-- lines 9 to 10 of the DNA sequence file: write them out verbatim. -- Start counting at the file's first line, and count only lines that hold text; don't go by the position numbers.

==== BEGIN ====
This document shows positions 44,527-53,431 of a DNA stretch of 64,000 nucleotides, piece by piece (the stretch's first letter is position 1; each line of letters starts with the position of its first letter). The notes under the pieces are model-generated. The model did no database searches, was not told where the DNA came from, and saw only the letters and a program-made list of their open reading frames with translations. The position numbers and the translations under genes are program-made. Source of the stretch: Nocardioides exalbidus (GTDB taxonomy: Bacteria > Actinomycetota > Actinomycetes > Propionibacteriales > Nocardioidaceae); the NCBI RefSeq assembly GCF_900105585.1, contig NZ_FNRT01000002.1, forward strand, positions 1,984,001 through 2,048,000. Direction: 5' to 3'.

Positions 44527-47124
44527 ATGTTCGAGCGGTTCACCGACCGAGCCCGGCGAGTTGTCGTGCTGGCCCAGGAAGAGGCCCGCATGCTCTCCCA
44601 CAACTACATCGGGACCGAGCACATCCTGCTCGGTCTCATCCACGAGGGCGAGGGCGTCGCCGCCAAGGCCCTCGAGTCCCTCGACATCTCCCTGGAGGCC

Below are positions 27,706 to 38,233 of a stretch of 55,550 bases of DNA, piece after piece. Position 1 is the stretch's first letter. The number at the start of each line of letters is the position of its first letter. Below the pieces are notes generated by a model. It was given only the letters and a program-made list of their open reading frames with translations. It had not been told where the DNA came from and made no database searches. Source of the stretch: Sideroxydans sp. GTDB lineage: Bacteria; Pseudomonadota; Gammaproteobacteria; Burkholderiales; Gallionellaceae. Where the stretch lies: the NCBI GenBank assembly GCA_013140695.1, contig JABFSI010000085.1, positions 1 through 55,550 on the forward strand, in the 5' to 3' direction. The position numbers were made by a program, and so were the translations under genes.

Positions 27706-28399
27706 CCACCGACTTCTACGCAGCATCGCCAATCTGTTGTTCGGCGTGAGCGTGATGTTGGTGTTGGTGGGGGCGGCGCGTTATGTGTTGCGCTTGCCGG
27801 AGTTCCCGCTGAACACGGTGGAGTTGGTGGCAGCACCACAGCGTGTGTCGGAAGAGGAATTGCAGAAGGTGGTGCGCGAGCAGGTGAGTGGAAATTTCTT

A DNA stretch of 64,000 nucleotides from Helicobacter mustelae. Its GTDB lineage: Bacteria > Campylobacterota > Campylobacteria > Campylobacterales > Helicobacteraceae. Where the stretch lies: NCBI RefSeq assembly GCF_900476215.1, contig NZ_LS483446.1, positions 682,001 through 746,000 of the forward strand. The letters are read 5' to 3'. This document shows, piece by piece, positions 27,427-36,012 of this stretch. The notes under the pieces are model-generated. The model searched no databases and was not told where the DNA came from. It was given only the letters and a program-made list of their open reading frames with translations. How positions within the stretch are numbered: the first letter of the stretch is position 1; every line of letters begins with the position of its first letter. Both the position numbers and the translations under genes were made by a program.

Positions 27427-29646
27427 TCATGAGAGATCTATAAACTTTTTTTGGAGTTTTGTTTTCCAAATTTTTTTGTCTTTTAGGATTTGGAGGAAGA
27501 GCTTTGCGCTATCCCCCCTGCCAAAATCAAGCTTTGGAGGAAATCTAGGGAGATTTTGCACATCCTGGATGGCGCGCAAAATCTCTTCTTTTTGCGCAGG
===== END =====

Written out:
A DNA stretch of 64,000 nucleotides from Helicobacter mustelae. Its GTDB lineage: Bacteria > Campylobacterota > Campylobacteria > Campylobacterales > Helicobacteraceae. Where the stretch lies: NCBI RefSeq assembly GCF_900476215.1, contig NZ_LS483446.1, positions 682,001 through 746,000 of the forward strand. The letters are read 5' to 3'. This document shows, piece by piece, positions 27,427-36,012 of this stretch. The notes under the pieces are model-generated. The model searched no databases and was not told where the DNA came from. It was given only the letters and a program-made list of their open reading frames with translations. How positions within the stretch are numbered: the first letter of the stretch is position 1; every line of letters begins with the position of its first letter. Both the position numbers and the translations under genes were made by a program.

Positions 27427-29646